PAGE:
Malay Reserved Lands (MRLs) are distinct from Bumiputera Lots. It is a common misconception that both are one and the same. In fact, Malay Researved Lands are more restrictive than a Bumiputera property and can be considered a subset of it. Unlike Bumiputera Lots, which can be owned by any Bumiputera as defined in Article 153 of the Federal Constitution, Malay Reserved Lands are gazette parcels and can only be owned by a Malay, as defined by fulfilling the criteria in Article 160(2).

These types of properties are always marked with the words “Malay Reserved” in red on the individual title. Malay reserved property can only be transferred between Malay owners. It is virtually impossible for Malay Reserved Lands to be released. In order for release to be granted, a replacement must be declared. This is most commonly in the form of another property or land parcel of similar value and size.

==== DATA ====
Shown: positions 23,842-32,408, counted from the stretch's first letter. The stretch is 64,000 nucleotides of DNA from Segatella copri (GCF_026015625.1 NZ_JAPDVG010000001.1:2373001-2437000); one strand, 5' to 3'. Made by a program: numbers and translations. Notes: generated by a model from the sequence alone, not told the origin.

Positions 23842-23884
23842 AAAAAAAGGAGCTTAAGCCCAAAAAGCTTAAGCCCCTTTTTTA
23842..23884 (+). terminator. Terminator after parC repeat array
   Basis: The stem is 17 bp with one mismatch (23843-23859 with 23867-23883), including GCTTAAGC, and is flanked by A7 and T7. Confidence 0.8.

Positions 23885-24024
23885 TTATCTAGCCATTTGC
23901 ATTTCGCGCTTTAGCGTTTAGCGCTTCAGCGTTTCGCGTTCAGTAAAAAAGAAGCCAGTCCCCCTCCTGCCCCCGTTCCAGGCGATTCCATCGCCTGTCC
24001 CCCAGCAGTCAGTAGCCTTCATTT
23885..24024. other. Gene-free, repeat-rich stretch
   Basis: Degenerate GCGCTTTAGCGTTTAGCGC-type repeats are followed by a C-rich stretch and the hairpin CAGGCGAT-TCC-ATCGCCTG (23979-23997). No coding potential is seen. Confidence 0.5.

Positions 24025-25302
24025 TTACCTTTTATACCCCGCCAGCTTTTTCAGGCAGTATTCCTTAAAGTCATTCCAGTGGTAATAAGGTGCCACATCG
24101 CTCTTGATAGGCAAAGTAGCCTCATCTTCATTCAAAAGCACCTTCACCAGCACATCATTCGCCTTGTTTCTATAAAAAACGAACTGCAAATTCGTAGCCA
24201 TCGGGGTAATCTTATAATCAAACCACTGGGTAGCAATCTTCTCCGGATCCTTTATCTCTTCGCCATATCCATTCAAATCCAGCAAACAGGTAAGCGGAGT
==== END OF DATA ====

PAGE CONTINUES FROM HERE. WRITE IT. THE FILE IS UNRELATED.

Malay Reserved Lands are subjected to more stringent legal restrictions. For example, the lands and properties on Malay Reserved Lands cannot be rented or leased to non-Malays. Furthermore, any business that operates on Malay Reserved Lands must be wholly owned by Malays. Larger businesses, such as publicly traded companies must be comprised of Malay stakeholders only.

Last Words

Before we start dabbling in real estate, is it vital to be informed about the characteristics of the various land titles in Malaysia. Depending on the objective of your purchase, Bumi Lots may or may not be worth the cheaper prices. They are great for genuine homebuyers that want settle down and have a long-term home and also for long-term rental investors that do not plan to sell off the property in short timeframes. However, for investors seeking to flip properties and obtain high returns, Bumi Lots can be hard to resell in the real estate market. Bumi Lots have a more limited market, slow appreciation of value and are subjected to strict regulations by the Land Office.

As a conclusion, the take-home message from this guide is that you should keep in mind and research the ins and outs of the title of your prospective property purchase.


  1. Memang beli Malay reserved land agaknmencabar sikit sebab nak pastikan yg beli Tu bumi